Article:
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Digital Archive International History Declassified

November 03, 1956


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    In this speech, Khrushchev admits that the lack of Hungarian leaders is his own fault. He criticizes Rakosi and Gero for poor leadership and for excluding Imre Nagy from the party. Regret is expressed for not removing Rakosi earlier. Khrushchev states that the Soviet Union can not be on the sidelines, and remarks that unless forced into retirement Nagy will work with the enemy.
    "Imre Horvath’s Notes of Khrushchev’s Speech at the 3 November Session," November 03, 1956, History and Public Policy Program Digital Archive, Magyar Orszagos Leveltar, XIX J- 1-K Horvath Imre kulugyminiszter iratai, 55, doboz. Published in CWIHP Bulletin 8-9, p. 398
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Imre Horvath's Notes of Khrushchev's Speech at the 3 November Session(1)

Khrush., Bulg., Vorosh., Malen., Molot., Kagan., Mikoyan, Brezhnev

Khrush.: Organized counterrev. Events are without letup. From the north. Mistakes of Rakosi, Gero, + others Miskolc!

We are doing a lot, but not everything! This is no justification for the fact that there are no Hungarian leaders! Rakosi was paralyzed, but we didn't actively speak out. We were too late in requesting that he be replaced. It's my fault and Mikoyan's that we proposed Gero rather than Kadar.
(3) We gave in to Gero. Rak. and Gero are honorable and committed Communists. But they did many stupid things. Rak. is hardline, and Gero hapless. They criticized I. Nagy and regarded him as an opportunist, but he is also a traitor. The exclusion of I. Nagy from the party was a mistake and a reflection of Rak.'s stupidity. We would have arrested I. Nagy. We were for admitting him back into the party. Some of the rebels are not enemies! They were antagonized by the mistakes of the leadership. We welcome your (Kad.'s) choice. We cannot regard I. Nagy as a Communist. Dulles needs someone just like I. Nagy. We uphold the Declaration. But with I. Nagy that's impossible! Eng. + Fr. Egypt.(4) We consulted with other parties. Malen., Khr. Poland. We can't be observers on the sidelines. Yug., Rankovic, Kardelj, Micunovic, the ambassador in Mosc. + Malenk., Khrush. Alarm! Revol. government. The traitors want to use Kadar as a screen. If I. Nagy is not forced into retirement, he'll be working for the enemy.

—Munnich — Apro | Hidas
deputy, —Ronai | Berei
internal affairs, Kiss | Andics
defense —Marosan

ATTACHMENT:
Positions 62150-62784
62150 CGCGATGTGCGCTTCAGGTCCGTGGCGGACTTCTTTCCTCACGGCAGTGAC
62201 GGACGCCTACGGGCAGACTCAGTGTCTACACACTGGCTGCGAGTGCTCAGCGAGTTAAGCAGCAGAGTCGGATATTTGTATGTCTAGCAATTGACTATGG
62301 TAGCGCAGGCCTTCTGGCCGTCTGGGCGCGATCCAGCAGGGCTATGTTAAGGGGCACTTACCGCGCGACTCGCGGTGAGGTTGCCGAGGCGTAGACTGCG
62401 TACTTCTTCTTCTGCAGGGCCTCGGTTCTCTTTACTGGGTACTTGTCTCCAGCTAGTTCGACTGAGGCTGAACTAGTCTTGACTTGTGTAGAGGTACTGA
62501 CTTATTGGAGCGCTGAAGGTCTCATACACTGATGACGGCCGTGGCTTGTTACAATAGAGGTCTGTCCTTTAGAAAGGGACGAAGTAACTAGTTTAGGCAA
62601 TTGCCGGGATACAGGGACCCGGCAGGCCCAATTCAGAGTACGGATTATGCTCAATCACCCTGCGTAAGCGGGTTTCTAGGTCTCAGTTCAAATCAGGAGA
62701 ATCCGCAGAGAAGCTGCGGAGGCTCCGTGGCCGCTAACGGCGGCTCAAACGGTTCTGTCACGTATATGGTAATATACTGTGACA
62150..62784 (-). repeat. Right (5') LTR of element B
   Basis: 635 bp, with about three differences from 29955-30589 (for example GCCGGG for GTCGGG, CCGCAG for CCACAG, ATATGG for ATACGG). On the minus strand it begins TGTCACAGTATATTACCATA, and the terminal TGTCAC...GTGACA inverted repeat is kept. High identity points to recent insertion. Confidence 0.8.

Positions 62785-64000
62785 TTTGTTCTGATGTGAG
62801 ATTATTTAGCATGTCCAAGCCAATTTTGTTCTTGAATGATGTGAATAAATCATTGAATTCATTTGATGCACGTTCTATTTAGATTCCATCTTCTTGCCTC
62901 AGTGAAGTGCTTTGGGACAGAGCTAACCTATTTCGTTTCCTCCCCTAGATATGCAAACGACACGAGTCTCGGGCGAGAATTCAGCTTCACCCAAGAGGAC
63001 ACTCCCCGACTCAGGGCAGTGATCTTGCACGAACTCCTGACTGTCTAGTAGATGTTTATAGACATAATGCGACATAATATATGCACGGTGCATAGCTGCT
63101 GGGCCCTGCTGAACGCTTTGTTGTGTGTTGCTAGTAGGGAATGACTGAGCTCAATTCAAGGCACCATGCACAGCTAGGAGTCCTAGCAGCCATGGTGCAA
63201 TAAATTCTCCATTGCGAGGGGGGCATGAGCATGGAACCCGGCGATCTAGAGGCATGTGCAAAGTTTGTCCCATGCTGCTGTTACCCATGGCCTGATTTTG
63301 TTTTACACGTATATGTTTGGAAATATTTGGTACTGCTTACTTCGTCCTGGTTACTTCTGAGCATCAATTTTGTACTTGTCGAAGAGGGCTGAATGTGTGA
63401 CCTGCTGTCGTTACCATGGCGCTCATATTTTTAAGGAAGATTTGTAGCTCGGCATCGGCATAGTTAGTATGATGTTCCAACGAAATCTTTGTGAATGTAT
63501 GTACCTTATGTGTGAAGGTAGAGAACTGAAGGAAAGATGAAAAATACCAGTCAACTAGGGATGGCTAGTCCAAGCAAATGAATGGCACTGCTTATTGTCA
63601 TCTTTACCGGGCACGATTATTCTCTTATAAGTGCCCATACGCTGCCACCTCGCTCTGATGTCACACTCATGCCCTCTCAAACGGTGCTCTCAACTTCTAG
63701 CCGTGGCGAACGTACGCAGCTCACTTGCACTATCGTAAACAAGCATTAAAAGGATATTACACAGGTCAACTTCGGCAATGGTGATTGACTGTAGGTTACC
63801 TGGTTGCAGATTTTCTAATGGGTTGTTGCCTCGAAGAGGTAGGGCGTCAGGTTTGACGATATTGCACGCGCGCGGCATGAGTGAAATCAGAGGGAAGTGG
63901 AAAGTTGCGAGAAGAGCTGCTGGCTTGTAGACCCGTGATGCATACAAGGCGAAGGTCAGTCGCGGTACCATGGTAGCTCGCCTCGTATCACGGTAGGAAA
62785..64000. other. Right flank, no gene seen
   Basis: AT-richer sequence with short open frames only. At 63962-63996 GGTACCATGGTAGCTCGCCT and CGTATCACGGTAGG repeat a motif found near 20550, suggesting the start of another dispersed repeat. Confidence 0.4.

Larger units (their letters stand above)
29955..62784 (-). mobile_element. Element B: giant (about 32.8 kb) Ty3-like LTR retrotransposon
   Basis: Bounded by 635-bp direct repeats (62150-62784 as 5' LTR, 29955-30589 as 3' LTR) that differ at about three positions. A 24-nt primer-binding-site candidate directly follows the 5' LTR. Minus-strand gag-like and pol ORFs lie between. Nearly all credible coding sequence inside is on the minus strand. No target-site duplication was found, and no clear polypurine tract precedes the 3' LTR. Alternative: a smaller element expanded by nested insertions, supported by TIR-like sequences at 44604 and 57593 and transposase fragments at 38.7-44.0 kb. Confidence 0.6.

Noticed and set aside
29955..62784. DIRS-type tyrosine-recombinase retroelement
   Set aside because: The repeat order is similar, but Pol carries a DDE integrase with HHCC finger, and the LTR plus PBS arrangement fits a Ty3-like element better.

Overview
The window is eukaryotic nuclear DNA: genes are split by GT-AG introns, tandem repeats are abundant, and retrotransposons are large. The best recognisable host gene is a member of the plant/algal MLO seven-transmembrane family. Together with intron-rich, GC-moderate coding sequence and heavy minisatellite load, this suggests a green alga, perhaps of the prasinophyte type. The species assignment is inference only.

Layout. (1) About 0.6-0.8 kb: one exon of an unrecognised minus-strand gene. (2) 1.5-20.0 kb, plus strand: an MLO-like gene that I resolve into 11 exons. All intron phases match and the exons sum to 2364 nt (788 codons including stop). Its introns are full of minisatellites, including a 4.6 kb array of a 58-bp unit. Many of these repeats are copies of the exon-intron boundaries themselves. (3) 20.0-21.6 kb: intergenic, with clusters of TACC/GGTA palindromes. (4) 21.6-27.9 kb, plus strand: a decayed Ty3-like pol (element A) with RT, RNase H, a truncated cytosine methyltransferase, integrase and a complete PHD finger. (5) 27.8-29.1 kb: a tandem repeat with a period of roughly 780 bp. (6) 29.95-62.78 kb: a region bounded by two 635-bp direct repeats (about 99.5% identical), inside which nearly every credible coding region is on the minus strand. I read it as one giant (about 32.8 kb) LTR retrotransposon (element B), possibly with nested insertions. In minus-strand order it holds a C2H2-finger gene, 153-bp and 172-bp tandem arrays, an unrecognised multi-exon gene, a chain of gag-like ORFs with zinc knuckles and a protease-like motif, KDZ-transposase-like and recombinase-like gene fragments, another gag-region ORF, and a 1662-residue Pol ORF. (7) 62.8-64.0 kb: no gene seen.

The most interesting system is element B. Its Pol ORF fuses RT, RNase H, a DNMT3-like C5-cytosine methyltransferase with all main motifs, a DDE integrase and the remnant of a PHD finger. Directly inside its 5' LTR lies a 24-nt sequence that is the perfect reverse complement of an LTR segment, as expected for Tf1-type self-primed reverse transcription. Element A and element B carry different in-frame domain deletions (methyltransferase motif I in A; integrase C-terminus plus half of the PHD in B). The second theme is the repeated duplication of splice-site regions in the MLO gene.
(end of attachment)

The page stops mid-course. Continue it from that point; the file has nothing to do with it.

—Kadar as chairman Kovacs
—Kossa at finance Egri

They want to isolate Kadar —Dogei Miskolc |—> Budapest Szolnok |

Translator's Notes

1 See Note 157 supra. This document, located by Janos Rainer, was published in Hungary in 1996. See Vyacheslav Sereda and Janos M. Rainer, eds., Dontes a Kremlben, 1956: A Szovjet Partelnokseg Vitai Magyarorszagrol (Budapest: 1956-os Intezet, 1996), pp. 92-93. The document is in Hungarian interspersed with a few Russian phrases and names. Horvath's notes show that the deliberations about this matter began at 8:45 p.m. (see Note 155 supra).

2 These three lines appeared in the far left column of Horvath's notes.

3 This statement is a candid acknowledgment of the extent to which the Soviet Union still controlled leadership politics and successions in Eastern Europe after Stalin's death. Khrushchev's reference to Mikoyan concerns the steps that Mikoyan took when he was in Budapest from 13 to 21 July 1956 (see Document No. 1 supra). During a preliminary meeting with Rakosi, Erno Gero, Andras Hegedus, and Bela Veg, Mikoyan took the initiative in bringing about Rakosi's dismissal. (The other Hungarian officials had long wanted to proceed with this step, but were unwilling to act until the Soviet authorities themselves told Rakosi he would have to go.) Mikoyan then participated in a crucial meeting of the HWP Politburo on 13 July, which voted to remove Rakosi from his posts as HWP First Secretary and a member of the HWP Politburo. At Mikoyan's behest, the HWP Politburo also chose Gero as the new party leader. See “Zapis' besedy A. I. Mikoyana s Matyashem Rakoshi, Andrashem Hegedushem, Erne Gere i Beloi Begom, 13 iyulya 1956 g.,” 17 July 1956 (Secret), compiled by Yu. V. Andropov; “Zapis' vystuplenii na zasedaniya Politbyuro TsR VPT, 13 iyulya 1956 g.,” 13 July 1956 (Secret), compiled by Yu. V. Andropov; and “Zapis' besedy A. I. Mikoyana s Yanoshem Kadarom, 14 iyulya 1956 g.,” 17 July 1956 (Top Secret), compiled by Yu. V. Andropov, all in APRF, F. 3, Op. 64, D. 483, Ll. 186-190, 191- 205, and 206-215, respectively. In ciphered telegrams on 16 and 18 July, Mikoyan explained in detail why he ended up supporting Gero to become the new HWP First Secretary. See “TsK KPSS,” 16 July 1956 (Strictly Secret — Urgent), Osobaya Papka; and “TsK KPSS,” 18 July 1956 (Strictly Secret — Urgent), Osobaya papka, both in APRF, F. 3, Op. 64, D. 483, Ll. 183-185 and 225-236, respectively.

4 The nature of this statement is unclear (to say the least), but the mention of these countries at a time of escalating hostilities is another interesting indication of the role of the Suez Crisis in Soviet thinking about events in Hungary.